The language of the poem is proof that the thesaurus is not necessary. A good poem can be written without the poet searching desperately for words that no one else would think of using. Although some of the expressions could be described as commonplace if you were wedded to the idea that poems must be 'verbally inventive': ’just this once, his luck is in’, there’s a lyricism to the lines, and the way the words are marshaled and what they are doing that makes them work. 
You can see the skill required for such ‘plain English’ if you try and alter the words. Take ’that she’s girlish, untouched /by love and all its dusky fingerings’ and try changing or removing the adjective ‘dusky’.  
Once the opening lines shift the specific story into metaphor, the poem becomes a way of thinking about what happens when one person falls abruptly for another; the odd ways in which understanding and knowledge play against willful not knowing, contained in the apparently simple phrase ‘He knows, and chooses/ not to know, the truth’.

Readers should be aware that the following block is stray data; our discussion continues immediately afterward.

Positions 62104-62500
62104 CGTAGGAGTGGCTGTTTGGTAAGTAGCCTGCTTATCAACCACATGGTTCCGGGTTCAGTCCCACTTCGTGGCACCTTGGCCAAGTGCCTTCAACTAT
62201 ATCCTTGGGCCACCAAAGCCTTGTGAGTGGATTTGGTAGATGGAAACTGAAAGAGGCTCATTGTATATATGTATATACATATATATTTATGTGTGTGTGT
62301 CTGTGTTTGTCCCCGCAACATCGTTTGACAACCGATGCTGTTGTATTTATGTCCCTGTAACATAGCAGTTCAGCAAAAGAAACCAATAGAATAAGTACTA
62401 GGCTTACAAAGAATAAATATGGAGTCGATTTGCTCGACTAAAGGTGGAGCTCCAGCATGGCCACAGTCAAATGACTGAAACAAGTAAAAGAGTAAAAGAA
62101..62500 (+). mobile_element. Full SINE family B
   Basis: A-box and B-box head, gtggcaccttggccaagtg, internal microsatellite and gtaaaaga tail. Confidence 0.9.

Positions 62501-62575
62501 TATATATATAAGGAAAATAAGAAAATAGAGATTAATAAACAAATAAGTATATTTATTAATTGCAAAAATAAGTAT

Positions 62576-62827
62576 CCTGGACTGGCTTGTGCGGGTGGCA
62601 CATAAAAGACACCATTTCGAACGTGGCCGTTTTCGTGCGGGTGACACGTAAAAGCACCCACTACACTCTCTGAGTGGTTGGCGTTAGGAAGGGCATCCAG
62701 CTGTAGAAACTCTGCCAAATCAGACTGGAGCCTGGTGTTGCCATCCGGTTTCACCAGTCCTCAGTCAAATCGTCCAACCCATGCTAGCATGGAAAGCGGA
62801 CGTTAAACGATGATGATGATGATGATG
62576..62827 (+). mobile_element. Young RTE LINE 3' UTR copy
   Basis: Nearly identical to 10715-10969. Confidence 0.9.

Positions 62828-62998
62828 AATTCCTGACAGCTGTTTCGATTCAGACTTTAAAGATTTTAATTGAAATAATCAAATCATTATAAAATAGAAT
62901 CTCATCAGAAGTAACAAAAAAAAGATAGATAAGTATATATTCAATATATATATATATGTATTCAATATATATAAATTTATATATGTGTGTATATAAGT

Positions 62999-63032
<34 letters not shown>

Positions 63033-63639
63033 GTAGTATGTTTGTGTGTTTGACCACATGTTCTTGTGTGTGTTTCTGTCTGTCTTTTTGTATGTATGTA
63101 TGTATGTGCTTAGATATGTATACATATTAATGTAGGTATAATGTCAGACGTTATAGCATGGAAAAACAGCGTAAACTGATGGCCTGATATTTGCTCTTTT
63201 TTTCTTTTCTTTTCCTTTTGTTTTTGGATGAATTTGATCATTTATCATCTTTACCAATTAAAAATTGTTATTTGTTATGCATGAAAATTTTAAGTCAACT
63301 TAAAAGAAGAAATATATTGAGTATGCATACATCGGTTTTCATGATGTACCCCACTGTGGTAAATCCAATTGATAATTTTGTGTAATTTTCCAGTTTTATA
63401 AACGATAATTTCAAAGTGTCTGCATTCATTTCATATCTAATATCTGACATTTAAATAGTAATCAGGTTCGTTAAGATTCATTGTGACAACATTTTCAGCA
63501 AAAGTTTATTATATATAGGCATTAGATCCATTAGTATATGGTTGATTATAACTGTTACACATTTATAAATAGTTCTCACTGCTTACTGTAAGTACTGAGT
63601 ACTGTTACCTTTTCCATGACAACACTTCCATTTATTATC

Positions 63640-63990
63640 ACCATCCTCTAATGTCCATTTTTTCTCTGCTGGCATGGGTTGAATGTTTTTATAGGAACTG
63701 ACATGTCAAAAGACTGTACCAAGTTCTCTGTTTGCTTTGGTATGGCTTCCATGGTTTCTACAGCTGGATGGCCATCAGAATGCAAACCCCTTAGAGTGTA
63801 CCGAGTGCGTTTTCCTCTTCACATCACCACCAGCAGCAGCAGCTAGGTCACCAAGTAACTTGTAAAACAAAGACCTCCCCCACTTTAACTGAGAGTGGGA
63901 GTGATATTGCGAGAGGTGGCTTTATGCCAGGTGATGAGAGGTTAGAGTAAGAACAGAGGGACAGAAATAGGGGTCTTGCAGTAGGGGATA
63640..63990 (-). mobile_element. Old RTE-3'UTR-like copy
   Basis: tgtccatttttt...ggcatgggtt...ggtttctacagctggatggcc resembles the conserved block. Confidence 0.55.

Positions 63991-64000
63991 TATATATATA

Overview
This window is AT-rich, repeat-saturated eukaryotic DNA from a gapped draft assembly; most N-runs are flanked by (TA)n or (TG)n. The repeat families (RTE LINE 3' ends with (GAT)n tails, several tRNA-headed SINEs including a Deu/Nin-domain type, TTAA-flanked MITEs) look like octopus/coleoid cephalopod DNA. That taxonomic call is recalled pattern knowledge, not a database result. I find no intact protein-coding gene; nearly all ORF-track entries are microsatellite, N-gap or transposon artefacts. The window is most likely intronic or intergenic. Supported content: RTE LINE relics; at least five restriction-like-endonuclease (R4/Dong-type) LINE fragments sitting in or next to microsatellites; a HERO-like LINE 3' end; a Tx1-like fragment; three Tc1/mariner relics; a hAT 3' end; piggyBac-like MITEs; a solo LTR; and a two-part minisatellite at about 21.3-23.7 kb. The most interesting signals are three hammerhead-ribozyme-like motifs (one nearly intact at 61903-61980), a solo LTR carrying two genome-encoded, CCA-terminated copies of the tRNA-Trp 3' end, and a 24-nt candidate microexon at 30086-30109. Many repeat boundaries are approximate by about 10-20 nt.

Everything leads to the revelation: ‘her beauty is unbearable’. In the poem, he recognizes the goddess. It’s a neat but complex image: on the one hand, there is that moment of awed recognition when the reality of the other is revealed. On another, the sense that recognition shocks us into realizing we had underestimated either the other or the encounter.  Whatever was casual or insignificant or commonplace about this event is abruptly challenged by this moment of awareness.  
As with the diction, the poem is quietly impressive technically. There are only two end stopped lines and one of them is the final line.  Sentences run over stanzas pulling the reader onwards. While this is not in itself remarkable (most of the poems in Nominy Dominydo this), in this specific case, form preforms content.   
He’s ready to believe whatever
she may tell him-that she’s girlish, untouched